Sunday, March 29, 2009

New Reports on State Budgets's guest commentary features Raymond C. Scheppach, an economist and executive director of the National Governors Association, on States and the Stimulus with a discussion of the stimulus package, the economy and state budgets.

The National Conference of State Legislatures has documented State Measures to Balance FY 2010 Budgets with a series of tables that document the measures, both proposed and enacted, that states are taking to close their budget gaps.

The March issue of the State Economic Review by the National Governor's Association provides an update on state budgets and takes a look at the President's mortgage plan.

The Rockefeller Institute's State Revenue Flash Report looks at the sharp declines in state revenues in the 4th quarter.

For strategies in tough state budget times.

Friday, March 27, 2009

New Report on Successful Juvenile Detention Reform

The New Jersey Office of the Child Advocate issued a new report on juvenile detention that:
• Outlines the need for county and state leaders to capitalize on the success of detention center reforms that have resulted in fewer youth being confined in county detention centers.

• Focuses on strengthening services and creating innovative programs for youth involved with the juvenile justice system and to prevent youth from offending in the first place.

• Encourages counties to reinvest fiscal resources to build quality prevention and treatment programs, as well as detention alternatives.

• Emphasizes that investments in these resources will keep our children out of jail, in school and on the path to becoming productive residents ... Much of this can be done through creative, cost-neutral strategies and by streamlining and redirecting existing resources.
For more information on New Jersey's successful detention reform efforts.

Thursday, March 26, 2009

Federal Juvenile Justice and Delinquency Prevention Reauthorization Act Introduced

Senator Patrick Leahy announced the introduction of the Juvenile Justice and Delinquency Prevention Reauthorization Act (S. 678). The Act amends the 1974 Act and includes new provisions such as requirements for State plans to include:

1) Alternatives to detention, including diversion to home-based detention or community-based services or treatment for those youth in need of mental health, substance abuse, or co-occurring disorder services at the time the juvenile first came into contact with the juvenile justice system.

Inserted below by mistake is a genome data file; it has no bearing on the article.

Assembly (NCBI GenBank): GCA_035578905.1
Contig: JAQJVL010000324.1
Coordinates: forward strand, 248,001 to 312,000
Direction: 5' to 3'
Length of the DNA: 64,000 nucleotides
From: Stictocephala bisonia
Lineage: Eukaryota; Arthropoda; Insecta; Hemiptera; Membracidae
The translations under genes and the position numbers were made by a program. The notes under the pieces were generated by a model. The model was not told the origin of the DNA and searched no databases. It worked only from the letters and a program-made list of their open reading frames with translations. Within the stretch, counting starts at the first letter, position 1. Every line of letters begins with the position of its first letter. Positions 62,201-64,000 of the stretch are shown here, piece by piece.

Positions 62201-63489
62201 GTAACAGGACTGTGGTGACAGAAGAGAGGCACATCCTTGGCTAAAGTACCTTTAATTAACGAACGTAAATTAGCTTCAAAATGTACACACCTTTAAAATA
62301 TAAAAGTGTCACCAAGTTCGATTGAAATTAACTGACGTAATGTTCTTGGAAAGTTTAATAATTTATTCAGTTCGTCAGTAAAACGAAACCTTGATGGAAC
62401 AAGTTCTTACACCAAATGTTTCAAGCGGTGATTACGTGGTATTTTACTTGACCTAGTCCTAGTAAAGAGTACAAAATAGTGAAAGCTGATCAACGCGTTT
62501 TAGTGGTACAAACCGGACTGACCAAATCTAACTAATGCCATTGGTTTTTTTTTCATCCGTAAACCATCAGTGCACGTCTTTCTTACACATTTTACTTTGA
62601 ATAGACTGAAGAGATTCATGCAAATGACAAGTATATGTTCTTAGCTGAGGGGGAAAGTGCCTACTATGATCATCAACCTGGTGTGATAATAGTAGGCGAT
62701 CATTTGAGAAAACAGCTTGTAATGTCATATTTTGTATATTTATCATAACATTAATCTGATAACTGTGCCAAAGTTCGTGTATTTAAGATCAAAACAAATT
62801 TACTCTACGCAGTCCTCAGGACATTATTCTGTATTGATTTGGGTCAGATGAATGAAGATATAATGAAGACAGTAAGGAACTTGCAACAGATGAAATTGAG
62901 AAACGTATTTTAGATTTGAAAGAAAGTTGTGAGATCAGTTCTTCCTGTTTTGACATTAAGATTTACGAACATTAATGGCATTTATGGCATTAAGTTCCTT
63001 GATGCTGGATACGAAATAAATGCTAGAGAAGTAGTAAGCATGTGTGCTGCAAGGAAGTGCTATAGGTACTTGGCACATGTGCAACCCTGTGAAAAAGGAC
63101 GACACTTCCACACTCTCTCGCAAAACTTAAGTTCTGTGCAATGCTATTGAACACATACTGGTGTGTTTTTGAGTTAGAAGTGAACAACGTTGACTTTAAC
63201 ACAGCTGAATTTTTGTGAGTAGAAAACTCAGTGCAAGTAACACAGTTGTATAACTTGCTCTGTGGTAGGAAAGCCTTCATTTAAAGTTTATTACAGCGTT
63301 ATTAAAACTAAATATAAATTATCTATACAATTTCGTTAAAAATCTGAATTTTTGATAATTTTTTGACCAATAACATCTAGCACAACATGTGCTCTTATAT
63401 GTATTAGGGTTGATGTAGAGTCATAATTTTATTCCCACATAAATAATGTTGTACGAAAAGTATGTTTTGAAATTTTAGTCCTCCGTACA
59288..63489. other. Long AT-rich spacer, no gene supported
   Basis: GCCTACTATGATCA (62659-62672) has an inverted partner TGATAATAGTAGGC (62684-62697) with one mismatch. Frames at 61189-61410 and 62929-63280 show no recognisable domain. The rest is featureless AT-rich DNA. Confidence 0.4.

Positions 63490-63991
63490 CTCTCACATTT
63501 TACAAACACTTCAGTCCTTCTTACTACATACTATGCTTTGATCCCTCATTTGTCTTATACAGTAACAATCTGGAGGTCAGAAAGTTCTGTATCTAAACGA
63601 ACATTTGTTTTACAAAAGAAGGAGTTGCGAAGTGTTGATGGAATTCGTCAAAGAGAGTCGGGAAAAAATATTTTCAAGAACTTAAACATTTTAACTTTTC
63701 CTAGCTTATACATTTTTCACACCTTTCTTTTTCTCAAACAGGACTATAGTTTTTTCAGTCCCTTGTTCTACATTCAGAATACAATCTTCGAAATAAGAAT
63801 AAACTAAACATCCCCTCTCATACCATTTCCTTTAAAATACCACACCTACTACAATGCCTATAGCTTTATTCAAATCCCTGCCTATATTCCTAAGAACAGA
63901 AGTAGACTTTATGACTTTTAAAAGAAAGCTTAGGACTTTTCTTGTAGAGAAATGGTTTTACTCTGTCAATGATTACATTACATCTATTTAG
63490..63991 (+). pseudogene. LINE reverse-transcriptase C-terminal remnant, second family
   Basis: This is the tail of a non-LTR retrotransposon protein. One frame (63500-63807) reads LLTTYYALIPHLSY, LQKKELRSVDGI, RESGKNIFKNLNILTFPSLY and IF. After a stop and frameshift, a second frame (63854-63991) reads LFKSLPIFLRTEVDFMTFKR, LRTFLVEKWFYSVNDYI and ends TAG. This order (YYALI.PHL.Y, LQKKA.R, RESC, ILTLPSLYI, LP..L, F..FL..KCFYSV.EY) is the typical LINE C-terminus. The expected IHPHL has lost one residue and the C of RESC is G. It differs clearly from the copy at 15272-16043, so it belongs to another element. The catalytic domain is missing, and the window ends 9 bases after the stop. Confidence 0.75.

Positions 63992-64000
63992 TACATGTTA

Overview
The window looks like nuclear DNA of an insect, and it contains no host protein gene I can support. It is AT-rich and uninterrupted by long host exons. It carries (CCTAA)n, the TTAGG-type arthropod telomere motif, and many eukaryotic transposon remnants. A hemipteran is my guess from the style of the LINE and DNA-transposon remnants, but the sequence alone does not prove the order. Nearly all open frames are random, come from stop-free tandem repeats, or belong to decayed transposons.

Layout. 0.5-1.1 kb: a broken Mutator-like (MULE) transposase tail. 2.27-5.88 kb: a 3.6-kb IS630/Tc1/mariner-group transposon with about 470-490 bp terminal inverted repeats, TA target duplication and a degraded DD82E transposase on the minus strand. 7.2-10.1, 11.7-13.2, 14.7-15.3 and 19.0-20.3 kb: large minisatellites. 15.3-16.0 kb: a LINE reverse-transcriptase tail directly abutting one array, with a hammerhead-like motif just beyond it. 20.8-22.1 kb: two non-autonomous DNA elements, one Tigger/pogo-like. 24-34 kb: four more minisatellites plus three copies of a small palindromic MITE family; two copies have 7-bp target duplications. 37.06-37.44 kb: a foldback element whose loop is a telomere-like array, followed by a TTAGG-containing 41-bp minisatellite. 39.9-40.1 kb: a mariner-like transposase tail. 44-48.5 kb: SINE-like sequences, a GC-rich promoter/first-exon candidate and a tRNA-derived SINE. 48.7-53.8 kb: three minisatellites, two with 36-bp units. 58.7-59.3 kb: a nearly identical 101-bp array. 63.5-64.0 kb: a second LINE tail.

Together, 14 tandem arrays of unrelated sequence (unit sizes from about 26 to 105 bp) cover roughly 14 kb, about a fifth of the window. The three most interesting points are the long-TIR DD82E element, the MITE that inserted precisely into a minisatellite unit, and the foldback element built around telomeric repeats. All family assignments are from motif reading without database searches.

2) A reduction in the number of children housed in secure detention and corrections facilities who are awaiting placement in residential treatment programs.

3) Inclusion of family members in the design and delivery of juvenile delinquency prevention and treatment services, particularly post-placement.

The Act also authorizes incentive grants to state and local governments for juvenile delinquency prevention programs, including evidence based programs for the prevention and reduction of juvenile delinquency, personnel recruitment and training, and mental health and substance abuse screening and treatment.

See state policies to implement the requirements under the Act related to juvenile detention.

Wednesday, March 25, 2009

How are the States using Recovery Funding?

Governor Patrick of Massachusetts has announced $300 million in safety net expansions (such as food stamps and elder food programs), $30 million in transportation projects, $200 million to school districts for special education and $162 million to public colleges to avoid layoffs and offset student fee increases.

The announcements were made under the new plan, "Massachusetts Works", with the following three goals:
Deliver Immediate Relief:
• Road, bridge and rail projects that put people to work today
• Services such as unemployment insurance and health care that sustain people who are especially vulnerable during a crisis

Invest in a Better Tomorrow:
• Education and infrastructure investments to position us for a better tomorrow
• Clean energy, broadband, and technology investments to cut costs and grow the economy
• Preparing workers for the jobs of tomorrow in growth and innovation industries

Reform State Government:
• Eliminate Pension and ethics loopholes that discredit the work of government
• Revitalize transportation systems that have suffered from a pattern of neglect and avoidance

Saturday, March 21, 2009's latest on the stimulus: How the President and Congress have learned from past recessions.'s "Promise and Peril" article details how lessons from the past have resulted in a timely and effective stimulus package.

Congress and the Obama administration appear to have avoided at least one pitfall of previous economic stimulus packages: sending funds to states too late to help. … But current stimulus architects seem to have learned other lessons from earlier programs, as well, as they now target much of the money for specific programs, set deadlines for spending it and demand that states publicly account for dollars spent to ensure the money is being used wisely and without delay.

... Much of the $200 billion that will flow through state governments under the current stimulus is for specific programs, including education, benefits for the unemployed and transportation. The stimulus also sets out specific deadlines and largely uses existing formulas to compute each state’s share and get the funds out quickly. The law gives priority to projects that can be up and running without delay.

For more information: